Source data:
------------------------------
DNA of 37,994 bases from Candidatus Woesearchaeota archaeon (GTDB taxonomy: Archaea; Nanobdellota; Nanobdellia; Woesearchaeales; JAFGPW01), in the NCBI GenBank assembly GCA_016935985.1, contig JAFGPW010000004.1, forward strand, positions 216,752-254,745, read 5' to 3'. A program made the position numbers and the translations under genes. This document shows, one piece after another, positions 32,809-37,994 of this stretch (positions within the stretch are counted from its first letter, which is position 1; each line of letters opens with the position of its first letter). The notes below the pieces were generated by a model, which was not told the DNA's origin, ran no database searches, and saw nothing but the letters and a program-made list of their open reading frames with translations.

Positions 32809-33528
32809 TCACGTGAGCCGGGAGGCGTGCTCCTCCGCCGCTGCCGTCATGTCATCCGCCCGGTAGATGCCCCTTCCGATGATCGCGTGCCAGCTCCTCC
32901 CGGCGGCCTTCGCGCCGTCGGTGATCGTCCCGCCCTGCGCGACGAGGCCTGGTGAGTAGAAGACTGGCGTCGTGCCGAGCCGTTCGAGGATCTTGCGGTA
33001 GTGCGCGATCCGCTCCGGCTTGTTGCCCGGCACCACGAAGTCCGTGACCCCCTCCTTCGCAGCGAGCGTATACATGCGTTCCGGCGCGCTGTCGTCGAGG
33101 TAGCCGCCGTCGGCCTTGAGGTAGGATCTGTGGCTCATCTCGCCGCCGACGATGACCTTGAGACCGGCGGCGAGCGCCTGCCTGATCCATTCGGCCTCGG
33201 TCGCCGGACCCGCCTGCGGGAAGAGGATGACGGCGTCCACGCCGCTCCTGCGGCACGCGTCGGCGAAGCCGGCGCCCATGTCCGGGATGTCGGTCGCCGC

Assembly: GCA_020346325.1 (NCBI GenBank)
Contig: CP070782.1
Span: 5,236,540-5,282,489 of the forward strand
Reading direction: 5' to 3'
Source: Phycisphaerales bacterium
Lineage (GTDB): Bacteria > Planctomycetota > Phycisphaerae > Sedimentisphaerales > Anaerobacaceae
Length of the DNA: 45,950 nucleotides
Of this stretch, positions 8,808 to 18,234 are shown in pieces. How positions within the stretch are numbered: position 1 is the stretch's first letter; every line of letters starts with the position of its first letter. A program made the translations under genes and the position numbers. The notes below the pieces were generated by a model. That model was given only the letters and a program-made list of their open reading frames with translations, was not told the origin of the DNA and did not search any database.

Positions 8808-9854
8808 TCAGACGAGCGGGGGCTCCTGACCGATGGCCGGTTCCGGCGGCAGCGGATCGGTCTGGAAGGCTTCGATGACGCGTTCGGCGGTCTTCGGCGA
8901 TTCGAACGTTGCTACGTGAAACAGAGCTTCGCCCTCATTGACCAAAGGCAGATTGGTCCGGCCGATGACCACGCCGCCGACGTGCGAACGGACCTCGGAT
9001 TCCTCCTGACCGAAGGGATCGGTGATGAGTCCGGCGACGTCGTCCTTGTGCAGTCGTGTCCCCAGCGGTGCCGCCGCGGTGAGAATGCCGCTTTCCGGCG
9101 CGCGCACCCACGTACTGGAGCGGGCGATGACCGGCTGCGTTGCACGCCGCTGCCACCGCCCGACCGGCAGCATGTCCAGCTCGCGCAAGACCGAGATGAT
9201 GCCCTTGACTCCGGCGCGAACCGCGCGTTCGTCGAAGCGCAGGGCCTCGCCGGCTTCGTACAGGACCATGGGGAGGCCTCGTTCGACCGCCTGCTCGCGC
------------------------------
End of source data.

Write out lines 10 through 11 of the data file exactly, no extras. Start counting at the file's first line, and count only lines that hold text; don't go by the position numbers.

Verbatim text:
Span: 5,236,540-5,282,489 of the forward strand
Reading direction: 5' to 3'